A hard landing for the global economy

As the world’s major central banks begin to adopt hawkish monetary policy stances, there is some good news and some bad news about the world economic outlook.

The good news is that the world economy does not appear to be suffering from the same vulnerabilities that made the 2008-2009 Great Recession so severe. The bad news is that the world economy now suffers from a different set of troubling vulnerabilities. Those new vulnerabilities make it likely that the forthcoming global economic recession will be more severe than the average post-war economic recession, albeit not as severe as the 2008-2009 recession.

Among the factors that made for the severity of the 2008-2009 global recession was a once-in-a-century U.S. housing and credit market bubble coupled with very poor bank lending standards. Those poor standards included the infamous sub-prime lending and NINJA loans.

Fortunately, lessons were learned from that painful experience. U.S. bank regulation was improved and the banks were forced to better capitalize themselves. This makes a repeat of the global financial market mayhem that followed the September 2008 Lehman bankruptcy very unlikely.

But we now have other vulnerabilities that do not bode well for the world economic outlook. In particular, today the world economy’s main vulnerability is that it finds itself in a situation where U.S. and European inflation are now at multi-decade highs at the same time that bubble-like conditions characterize all too many world equity, housing and credit markets.

This challenging situation of inflation together with a so-called global “everything” asset price and credit market bubble has been the result of the world’s main central banks’ excessive reaction to the COVID-19-induced recession of early 2020. Not only did they keep interest rates too low for too long. They also flooded the markets with liquidity with their unprecedentedly rapid pace of bond buying. That bond buying saw the combined size of the Federal Reserve and the European Central Bank’s balance sheet increase by a staggering $10 trillion over the past two years.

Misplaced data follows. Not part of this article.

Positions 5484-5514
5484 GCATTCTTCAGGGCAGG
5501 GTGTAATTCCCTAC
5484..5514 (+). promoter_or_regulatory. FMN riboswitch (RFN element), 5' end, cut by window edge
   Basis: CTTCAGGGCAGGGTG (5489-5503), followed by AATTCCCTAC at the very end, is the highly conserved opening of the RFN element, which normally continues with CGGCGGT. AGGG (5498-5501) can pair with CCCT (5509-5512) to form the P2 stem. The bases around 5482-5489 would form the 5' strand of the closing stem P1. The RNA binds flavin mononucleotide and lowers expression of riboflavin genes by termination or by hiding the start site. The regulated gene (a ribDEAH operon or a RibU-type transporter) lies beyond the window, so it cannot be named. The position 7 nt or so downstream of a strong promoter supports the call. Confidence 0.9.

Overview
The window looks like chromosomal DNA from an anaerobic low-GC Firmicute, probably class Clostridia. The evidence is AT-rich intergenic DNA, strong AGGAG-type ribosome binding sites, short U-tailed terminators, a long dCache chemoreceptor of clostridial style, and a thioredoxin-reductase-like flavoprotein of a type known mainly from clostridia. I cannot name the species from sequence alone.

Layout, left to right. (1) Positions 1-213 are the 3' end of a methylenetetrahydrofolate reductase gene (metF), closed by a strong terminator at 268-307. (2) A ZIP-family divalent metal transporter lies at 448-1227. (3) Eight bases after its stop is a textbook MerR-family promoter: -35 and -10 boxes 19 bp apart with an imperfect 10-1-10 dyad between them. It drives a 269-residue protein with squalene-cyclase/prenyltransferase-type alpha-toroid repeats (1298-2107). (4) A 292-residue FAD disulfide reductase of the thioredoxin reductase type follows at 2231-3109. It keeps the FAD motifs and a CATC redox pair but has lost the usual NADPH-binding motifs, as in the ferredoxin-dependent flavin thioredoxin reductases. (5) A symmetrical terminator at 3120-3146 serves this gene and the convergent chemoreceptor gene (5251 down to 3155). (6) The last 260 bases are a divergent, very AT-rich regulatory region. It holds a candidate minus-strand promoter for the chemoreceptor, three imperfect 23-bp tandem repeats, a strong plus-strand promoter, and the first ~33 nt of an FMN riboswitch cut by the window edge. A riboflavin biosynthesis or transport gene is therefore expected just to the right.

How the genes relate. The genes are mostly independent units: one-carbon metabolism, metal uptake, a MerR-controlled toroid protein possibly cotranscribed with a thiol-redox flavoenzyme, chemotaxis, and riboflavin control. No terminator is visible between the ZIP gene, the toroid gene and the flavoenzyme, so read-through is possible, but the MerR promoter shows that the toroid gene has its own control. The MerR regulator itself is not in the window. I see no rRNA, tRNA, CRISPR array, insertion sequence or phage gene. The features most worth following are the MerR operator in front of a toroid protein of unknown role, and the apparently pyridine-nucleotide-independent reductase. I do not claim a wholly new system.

Former Treasury Secretary Larry Summers has correctly noted that there has been no post-war example of the Federal Reserve having successfully reduced inflation by 4 percentage points without precipitating an economic recession. But what has not received due attention is the notion that today’s global “everything” bubble has been premised on the mistaken assumption that interest rates would stay ultra-low forever and that we would avoid a recession.

Should that rosy assumption be mistaken, we could have bursting asset price bubbles amplifying the recession’s depth by precipitating strains in the financial system. To be sure, the world’s banking system is better prepared than it was in 2008 to handle sharp declines in asset and credit market prices. But the same might not be said about the largely unregulated and highly leveraged non-bank part of the financial system, which could lead to the kind of troubles seen in Long Term Capital Market in 1988.

Yet another reason for concern about today’s world economic outlook is China’s challenging economic position. Not only is China’s property and credit-led growth model now showing every sign of having run out of steam. That country’s no-tolerance COVID strategy is leading to a sharp economic slowdown, which will only aggravate its property sector problems. This makes it highly improbable that China will once again be able to play the role of the world’s economic growth locomotive, as it did during the 2008-2009 Great Recession and soften the blow of a synchronized economic recession in the rest of the world.

All of this would suggest that there can be no room for economic complacency about today’s world economic outlook. With the world now on the cusp of a synchronized global economic slowdown that could cause real strains in the world financial system, it also suggests that if ever there has been a need for global economic policy coordination, it is now. Hopefully the Biden administration will rise to the challenge by offering the American leadership necessary for such coordination.

Desmond Lachman is a senior fellow at the American Enterprise Institute. He was formerly a deputy director in the International Monetary Fund’s Policy Development and Review Department and the chief emerging market economic strategist at Salomon Smith Barney.

Tags COVID-19 credit market bubble Global economic outlook Global economy Great Recession inflation Larry Summers Larry Summers

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